Wellbeing in the higher education sector: A qualitative study of staff perceptions in UK universities

Vida Douglas, Natalie Pattison, Kerryn Warren, Maria Karanika-Murray

Research output: Contribution to journalArticlepeer-review


The Higher Education (HE) sector is beset with mental ill-health, stress and burnout, negatively impacting staff productivity and retention. These challenges are due to a reduction in financial support for HE coupled with a growing number of students and increased workloads, as evidenced by recent strike actions in the UK. While research on mental ill-health in HE is extensive, our understanding of wellbeing in higher education is limited. Yet understanding wellbeing in the workplace can foster positive experiences and resilience, counteracting more negative experiences. This paper presents findings from 21 in-depth semi-structured interviews with employees (academic and professional staff) in UK universities to understand staff perceptions of wellbeing and the impact of the HE context. Five themes were identified: (1) factors contributing to staff wellbeing, such as colleague support; (2) fragility and duality of staff wellbeing, on how wellbeing can be damaged as well as its changing nature; (3) the dichotomy of collegial peer and organizational support, on university and staff actions toward wellbeing; (4) outsider from within, on an experienced lack of belonging; and (5) creativity and growth, on opportunities for staff development. Gaps in our understanding of Black, Asian, Minority, and Ethnic staff experiences were also identified. Implications for bolstering wellbeing in practice and future research are discussed.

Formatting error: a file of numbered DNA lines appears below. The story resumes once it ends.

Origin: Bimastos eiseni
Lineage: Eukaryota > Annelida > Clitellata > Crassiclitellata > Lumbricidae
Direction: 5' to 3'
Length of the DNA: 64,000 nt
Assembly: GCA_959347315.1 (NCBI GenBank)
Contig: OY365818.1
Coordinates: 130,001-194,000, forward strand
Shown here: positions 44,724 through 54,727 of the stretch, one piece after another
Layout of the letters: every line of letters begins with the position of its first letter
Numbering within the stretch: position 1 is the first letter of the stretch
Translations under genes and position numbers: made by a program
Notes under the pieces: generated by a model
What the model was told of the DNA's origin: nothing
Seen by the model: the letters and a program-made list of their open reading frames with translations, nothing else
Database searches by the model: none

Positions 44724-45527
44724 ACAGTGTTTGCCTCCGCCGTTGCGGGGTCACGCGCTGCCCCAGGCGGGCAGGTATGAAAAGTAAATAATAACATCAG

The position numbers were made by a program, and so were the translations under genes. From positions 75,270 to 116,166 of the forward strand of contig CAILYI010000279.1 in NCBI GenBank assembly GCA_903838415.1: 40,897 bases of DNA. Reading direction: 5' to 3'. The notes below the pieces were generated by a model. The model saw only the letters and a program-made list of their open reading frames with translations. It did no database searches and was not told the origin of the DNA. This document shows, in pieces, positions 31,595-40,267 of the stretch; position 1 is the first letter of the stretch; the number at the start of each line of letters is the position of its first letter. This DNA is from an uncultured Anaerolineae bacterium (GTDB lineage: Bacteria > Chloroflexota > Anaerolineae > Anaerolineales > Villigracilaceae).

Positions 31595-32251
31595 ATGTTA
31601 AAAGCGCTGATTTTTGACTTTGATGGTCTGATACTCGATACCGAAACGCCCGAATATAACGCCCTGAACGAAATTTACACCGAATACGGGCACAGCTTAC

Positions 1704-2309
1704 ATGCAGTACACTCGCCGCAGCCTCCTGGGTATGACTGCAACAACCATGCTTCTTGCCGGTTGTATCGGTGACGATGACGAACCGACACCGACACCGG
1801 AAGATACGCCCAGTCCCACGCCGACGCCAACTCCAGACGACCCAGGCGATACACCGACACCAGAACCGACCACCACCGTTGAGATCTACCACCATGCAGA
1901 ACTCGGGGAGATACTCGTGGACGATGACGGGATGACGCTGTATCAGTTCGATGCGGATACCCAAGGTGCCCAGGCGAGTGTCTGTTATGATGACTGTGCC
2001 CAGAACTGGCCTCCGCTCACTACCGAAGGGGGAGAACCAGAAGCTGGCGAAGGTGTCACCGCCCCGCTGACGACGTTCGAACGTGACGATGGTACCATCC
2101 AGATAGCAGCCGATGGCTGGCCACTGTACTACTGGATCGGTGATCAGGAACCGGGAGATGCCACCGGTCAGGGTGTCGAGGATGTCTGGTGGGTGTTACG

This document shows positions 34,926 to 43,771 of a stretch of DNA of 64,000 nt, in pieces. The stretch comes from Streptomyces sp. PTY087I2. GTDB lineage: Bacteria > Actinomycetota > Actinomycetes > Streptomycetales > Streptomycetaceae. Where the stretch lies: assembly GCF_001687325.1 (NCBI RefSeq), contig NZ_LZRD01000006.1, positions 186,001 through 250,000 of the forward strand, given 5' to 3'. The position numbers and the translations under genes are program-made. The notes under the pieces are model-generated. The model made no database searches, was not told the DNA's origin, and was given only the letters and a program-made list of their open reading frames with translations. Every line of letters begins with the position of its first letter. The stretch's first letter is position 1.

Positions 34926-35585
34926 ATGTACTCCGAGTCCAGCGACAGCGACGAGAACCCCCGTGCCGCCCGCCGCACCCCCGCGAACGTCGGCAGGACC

Original languageEnglish
Article number2341741
Pages (from-to)1-24
Number of pages24
JournalJournal of Workplace Behavioral Health
Publication statusPublished - 10 May 2024


Dive into the research topics of 'Wellbeing in the higher education sector: A qualitative study of staff perceptions in UK universities'. Together they form a unique fingerprint.

Cite this